5) Your Working Schedule: Being a home-based graphic designer means you have the freedom to work any hour of the day you choose. If you have young children, being able to put in a few hours after they go to bed may be the only way to keep your business afloat. However, regardless of what time of day you work, you should still keep regular business hours for your clients and keep your actual working hours a secret. Why? Design agencies and marketing firms operate under standard business hours. Most commonly 9am – 5pm. You should run your graphic design business the same way. Correspond with your clients during this time regardless of when you actually work. If your client finds out that you worked on their job at 10pm on night, they may expect it from you the next time they have a rush job for you. As long as you get the job done, it's no business of your client what time of day you worked on it.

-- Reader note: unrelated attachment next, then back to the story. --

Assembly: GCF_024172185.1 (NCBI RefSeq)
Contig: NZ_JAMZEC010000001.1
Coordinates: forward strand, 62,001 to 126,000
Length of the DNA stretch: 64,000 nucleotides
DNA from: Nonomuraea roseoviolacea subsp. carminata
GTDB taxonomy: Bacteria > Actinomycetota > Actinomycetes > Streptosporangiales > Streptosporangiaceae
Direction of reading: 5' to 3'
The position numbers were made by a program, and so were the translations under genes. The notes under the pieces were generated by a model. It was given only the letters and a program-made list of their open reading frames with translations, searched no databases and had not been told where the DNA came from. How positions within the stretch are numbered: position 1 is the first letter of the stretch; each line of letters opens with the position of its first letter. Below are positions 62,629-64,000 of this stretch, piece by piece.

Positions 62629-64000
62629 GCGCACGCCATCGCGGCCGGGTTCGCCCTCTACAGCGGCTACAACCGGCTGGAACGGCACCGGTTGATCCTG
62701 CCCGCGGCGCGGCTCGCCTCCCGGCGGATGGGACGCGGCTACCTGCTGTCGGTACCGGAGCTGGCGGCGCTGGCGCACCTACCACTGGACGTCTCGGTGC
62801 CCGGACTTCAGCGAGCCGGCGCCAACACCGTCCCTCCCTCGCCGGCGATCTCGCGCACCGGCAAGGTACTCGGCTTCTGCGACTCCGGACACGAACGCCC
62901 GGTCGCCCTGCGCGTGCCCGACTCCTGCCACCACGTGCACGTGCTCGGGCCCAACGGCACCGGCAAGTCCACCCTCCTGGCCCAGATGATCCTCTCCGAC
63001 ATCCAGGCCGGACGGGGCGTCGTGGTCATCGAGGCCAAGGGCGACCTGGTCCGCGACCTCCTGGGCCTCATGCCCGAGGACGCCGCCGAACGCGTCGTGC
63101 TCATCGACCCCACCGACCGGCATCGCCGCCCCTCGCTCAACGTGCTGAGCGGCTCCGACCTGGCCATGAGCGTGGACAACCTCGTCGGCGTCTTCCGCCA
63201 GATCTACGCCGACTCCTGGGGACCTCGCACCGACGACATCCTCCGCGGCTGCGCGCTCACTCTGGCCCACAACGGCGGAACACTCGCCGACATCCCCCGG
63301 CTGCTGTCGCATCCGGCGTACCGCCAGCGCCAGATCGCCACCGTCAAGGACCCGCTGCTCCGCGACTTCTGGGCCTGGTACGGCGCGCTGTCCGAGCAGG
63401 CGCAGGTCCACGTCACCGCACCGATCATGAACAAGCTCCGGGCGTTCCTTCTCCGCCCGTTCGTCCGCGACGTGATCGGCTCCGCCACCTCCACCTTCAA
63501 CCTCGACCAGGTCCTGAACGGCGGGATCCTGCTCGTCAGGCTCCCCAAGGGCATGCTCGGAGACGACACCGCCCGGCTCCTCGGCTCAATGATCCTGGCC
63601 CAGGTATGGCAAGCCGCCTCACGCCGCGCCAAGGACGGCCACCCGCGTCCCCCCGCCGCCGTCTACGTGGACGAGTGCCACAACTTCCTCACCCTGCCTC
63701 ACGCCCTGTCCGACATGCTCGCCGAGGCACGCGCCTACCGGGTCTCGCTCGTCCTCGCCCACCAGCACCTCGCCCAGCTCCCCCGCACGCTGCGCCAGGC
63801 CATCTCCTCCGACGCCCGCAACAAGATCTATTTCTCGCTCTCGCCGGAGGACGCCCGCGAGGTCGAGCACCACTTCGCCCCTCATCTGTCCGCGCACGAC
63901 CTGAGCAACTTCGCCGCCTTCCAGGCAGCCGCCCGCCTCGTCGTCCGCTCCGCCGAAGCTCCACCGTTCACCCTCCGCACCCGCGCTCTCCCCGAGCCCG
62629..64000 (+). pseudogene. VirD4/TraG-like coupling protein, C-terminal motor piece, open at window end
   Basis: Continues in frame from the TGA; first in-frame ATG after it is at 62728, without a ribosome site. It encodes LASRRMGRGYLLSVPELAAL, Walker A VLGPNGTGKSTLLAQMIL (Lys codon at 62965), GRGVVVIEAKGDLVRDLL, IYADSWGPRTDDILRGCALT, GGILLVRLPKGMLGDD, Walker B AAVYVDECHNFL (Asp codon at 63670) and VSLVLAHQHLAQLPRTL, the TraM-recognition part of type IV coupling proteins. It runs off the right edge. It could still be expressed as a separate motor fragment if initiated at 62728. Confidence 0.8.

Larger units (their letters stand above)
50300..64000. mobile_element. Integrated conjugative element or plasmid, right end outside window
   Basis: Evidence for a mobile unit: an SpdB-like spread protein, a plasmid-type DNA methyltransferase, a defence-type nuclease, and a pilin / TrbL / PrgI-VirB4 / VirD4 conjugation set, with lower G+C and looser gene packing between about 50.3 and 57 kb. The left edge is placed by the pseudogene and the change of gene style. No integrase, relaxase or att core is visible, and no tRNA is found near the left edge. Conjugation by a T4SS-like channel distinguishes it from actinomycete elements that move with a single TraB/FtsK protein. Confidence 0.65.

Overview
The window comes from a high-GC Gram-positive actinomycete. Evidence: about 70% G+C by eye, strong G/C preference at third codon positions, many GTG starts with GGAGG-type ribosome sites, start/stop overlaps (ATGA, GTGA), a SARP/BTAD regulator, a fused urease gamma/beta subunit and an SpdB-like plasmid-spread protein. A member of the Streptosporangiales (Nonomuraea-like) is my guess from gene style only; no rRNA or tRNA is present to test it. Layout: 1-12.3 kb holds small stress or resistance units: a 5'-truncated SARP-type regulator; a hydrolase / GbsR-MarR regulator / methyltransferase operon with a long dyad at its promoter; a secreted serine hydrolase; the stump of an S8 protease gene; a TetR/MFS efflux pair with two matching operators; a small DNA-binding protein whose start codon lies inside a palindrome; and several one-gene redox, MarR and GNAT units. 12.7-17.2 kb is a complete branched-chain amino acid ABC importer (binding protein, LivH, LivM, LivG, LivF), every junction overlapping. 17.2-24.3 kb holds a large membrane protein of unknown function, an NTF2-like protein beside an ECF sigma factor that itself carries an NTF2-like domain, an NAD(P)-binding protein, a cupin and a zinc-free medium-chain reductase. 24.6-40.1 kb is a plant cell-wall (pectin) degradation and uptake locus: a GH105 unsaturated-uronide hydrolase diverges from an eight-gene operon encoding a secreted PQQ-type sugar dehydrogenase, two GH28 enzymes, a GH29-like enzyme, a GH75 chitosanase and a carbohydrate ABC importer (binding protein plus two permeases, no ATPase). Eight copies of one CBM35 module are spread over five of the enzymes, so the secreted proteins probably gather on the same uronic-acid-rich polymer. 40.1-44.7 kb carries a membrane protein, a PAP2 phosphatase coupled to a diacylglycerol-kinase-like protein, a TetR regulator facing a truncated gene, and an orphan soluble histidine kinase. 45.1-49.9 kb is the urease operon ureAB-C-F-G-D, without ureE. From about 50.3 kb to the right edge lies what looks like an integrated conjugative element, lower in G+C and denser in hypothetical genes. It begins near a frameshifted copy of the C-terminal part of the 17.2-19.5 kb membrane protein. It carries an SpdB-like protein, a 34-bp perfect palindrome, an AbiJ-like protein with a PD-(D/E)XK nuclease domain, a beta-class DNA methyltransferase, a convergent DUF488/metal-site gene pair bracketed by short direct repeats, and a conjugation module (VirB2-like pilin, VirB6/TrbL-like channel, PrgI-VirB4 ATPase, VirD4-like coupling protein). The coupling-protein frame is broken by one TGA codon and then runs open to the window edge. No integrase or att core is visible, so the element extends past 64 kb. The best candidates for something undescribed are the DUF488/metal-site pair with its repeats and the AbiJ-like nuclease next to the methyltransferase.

6) Your Associates: Every good designer has a team of associate they call on for special tasks. Be it illustrators, developers, copywriters, etc. Who you get to help you on a project should not be important where your client is concerned. They are hiring you to get their project done and as long as you complete it they should be happy. How you complete it isn't important.

You may be wondering why your associates should be secrets to keep from your clients? In some cases, a client may hire you because they have a strong tie to the community and you are a local business. Knowing that some of their projects may be worked on by someone outside the community may cause them to hire someone else. In other cases, a client may decide to bypass you, whom they see as the middle man, and deal directly with your associates on future projects. So unless absolutely necessary, keep your associates secret.